• Agreed on a presenter pattern. It may be more pragmatic to just have a constant like JSON_ATTRS for each model with a hash of options and a base attribute in say ActiveRecord to get the array of which attributes to slice. Namespaced api controllers would be easy to have an around filter that set that so you did not have to make lots of presenter code or manually coerce the models. Something like.


        That aside, I think the important thing to point out to people is that those legacy options that were typical for #to_json and more so #to_xml have no real meaning anymore. Just return an objects or collections of object that know how to respond to #as_json. Thanks for writing me back!

    • Also for anyone interested in this approach, I think this blog post lays out a decent alternative for how to generate APIs using a presenter. As I said, to each his own, but I tried this approach and found it didn’t afford me anything that I didn’t already have using RABL.

  2. Hi,

    Great post – just switched my new app to using RABL – very nice.

    Any plans to cover what you did for the OAuth provider side of things? Or a one liner if it was that simple…

    Thanks, Chris

    • Hey Chris,

      Glad to hear you are using RABL! Good question regarding the OAuth provider side of things. I actually plan to do a full post related to that very topic. My current plans are to first write a detailed step by step tutorial to constructing APIs with RABL and Rails 3. Then circle back and outline how we created the authentication mechanisms. The one liner is using https://github.com/pelle/oauth-plugin and/or https://github.com/flowtown/rack-oauth2-server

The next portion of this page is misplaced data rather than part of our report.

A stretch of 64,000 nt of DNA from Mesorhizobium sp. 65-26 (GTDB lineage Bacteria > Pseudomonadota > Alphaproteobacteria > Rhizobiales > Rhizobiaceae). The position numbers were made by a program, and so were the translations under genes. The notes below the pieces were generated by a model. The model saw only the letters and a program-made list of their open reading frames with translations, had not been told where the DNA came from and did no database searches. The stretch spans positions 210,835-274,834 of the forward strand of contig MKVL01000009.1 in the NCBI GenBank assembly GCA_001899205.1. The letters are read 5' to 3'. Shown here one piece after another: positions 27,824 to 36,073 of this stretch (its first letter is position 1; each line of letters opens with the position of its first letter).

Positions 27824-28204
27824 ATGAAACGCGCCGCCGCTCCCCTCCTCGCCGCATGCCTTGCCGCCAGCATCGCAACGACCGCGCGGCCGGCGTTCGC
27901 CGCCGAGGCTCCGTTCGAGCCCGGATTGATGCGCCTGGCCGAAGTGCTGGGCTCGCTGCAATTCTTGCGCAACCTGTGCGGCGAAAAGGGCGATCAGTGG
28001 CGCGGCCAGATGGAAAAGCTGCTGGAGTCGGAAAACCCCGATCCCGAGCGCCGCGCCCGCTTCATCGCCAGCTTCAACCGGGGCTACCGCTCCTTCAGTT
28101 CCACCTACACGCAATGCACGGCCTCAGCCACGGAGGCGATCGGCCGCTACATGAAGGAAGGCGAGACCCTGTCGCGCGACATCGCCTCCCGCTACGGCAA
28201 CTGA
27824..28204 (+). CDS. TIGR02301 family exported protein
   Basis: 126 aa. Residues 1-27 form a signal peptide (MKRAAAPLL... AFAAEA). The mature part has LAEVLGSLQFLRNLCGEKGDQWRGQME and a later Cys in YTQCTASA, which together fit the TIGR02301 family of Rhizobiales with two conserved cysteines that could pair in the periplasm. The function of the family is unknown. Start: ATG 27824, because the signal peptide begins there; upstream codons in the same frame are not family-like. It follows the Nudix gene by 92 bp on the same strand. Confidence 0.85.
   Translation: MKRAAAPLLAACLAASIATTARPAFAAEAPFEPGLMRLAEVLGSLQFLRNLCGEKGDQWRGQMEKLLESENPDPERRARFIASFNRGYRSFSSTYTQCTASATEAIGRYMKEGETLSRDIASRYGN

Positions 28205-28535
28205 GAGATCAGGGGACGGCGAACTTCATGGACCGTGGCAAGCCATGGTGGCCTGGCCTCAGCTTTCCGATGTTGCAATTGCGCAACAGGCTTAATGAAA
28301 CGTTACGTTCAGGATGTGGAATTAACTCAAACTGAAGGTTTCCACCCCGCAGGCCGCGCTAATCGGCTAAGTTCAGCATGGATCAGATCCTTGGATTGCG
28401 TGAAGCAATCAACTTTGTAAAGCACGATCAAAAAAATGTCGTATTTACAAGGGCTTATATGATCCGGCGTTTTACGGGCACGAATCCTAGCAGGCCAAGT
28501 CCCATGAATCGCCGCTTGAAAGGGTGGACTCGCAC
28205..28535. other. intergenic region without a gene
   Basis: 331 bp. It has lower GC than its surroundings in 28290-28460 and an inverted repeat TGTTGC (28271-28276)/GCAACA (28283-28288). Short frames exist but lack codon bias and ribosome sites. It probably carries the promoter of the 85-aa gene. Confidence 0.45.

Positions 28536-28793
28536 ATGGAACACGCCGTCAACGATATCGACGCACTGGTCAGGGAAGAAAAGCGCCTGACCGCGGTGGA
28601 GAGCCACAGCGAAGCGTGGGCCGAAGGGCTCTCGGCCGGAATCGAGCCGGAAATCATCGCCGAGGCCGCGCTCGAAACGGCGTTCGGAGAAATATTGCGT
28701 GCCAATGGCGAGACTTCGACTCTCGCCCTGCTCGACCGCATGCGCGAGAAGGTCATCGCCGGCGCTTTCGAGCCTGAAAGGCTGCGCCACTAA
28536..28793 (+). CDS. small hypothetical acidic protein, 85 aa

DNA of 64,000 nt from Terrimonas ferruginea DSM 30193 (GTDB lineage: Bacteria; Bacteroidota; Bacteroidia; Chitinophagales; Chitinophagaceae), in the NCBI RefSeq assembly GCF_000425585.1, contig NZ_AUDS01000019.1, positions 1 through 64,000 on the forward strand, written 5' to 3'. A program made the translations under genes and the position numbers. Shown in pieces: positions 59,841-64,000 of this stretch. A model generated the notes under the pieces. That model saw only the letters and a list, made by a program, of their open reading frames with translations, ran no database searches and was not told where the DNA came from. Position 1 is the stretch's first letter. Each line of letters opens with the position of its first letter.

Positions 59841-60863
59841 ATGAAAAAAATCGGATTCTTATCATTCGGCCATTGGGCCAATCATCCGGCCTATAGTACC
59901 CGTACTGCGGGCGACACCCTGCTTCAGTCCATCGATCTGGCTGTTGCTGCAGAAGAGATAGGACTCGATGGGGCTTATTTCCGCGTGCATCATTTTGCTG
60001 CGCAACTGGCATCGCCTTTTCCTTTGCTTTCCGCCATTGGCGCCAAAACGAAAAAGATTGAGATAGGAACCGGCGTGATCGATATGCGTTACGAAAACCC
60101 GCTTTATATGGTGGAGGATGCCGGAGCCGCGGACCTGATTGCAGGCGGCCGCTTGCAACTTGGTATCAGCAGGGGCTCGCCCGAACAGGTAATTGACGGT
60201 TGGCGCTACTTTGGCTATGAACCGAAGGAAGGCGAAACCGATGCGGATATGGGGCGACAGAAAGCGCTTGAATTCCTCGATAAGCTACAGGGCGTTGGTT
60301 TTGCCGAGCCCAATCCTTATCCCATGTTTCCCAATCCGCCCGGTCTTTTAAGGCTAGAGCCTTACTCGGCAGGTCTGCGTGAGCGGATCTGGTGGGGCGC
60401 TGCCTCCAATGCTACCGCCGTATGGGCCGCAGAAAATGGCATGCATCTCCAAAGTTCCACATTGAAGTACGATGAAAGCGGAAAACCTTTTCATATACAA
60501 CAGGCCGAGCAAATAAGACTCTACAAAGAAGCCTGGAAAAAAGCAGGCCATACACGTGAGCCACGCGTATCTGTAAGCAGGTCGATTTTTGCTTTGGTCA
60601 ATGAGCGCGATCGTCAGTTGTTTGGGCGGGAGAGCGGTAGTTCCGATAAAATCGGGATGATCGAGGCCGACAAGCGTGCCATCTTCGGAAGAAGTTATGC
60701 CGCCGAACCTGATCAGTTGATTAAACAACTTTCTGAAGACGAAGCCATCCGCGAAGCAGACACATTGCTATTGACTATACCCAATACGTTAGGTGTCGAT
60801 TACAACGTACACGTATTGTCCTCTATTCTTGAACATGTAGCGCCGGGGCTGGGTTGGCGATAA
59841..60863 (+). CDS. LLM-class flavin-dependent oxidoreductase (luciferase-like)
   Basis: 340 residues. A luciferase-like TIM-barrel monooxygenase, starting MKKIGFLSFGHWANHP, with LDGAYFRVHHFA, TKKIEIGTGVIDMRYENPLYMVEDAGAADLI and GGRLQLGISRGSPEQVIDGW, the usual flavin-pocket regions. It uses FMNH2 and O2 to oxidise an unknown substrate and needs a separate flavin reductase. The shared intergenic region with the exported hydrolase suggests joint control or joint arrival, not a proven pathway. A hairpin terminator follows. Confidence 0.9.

• Thanks for the pointers.

        Just had a thought – any plans to extends RABL to help with POST type calls.

        For example, I have a pricing call, that takes several parameters. It then returns the pricing details. I can see how I’d use RABL for the response, but was wondering if there needs to be any help on the parameters in part – although perhaps the existing support in Rails (etc) for getting parameters is adequate.

        Thanks, Chris

        • I would be interesting in exploring the use case further. We have a lot of API calls that accept parameters but I have never ran into a situation yet where we needed help beyond that provided by Rails params parsing. Can you elaborate on what you would be interested in having RABL augment. Maybe a gist of example usage? But yeah when it comes to the response I would take the parameters, retrieve the values and use RABL to display the response. The great thing about RABL which I didn’t touch on yet is that the same template can be used for XML and JSON formats without any extra work.

  3. Hey thanks for the post .

    I just spend a bunch of time creating custom as_json to_json blah blah includes garbage with custom methods for names etc and kind of wish you posted this 3 days earlier! ha jk. I’m ganna check out RABL but thanks for the post!

    – Sterling

  4. Here @Abril, we ran in a very similar problem and came up with — basically — the same kind of solution. Our DSL gem is called “Tokamak” and is avaliable at Github.

    Maybe we could collaborate? :-)

    • Interesting, yeah I feel like this is a pain point felt by many people when they try to build real well defined JSON representations. Very cool Gem, thanks for sharing. I like what you guys are trying to do.

  5. Where were you six weeks ago when I embarked on a very similar exercise, but with to_xml, and hit pretty much every problem you mention here!?!
    Sadly I didn’t have the resources to write a gem, but I’ll definitely check RABL out now that I know it exists.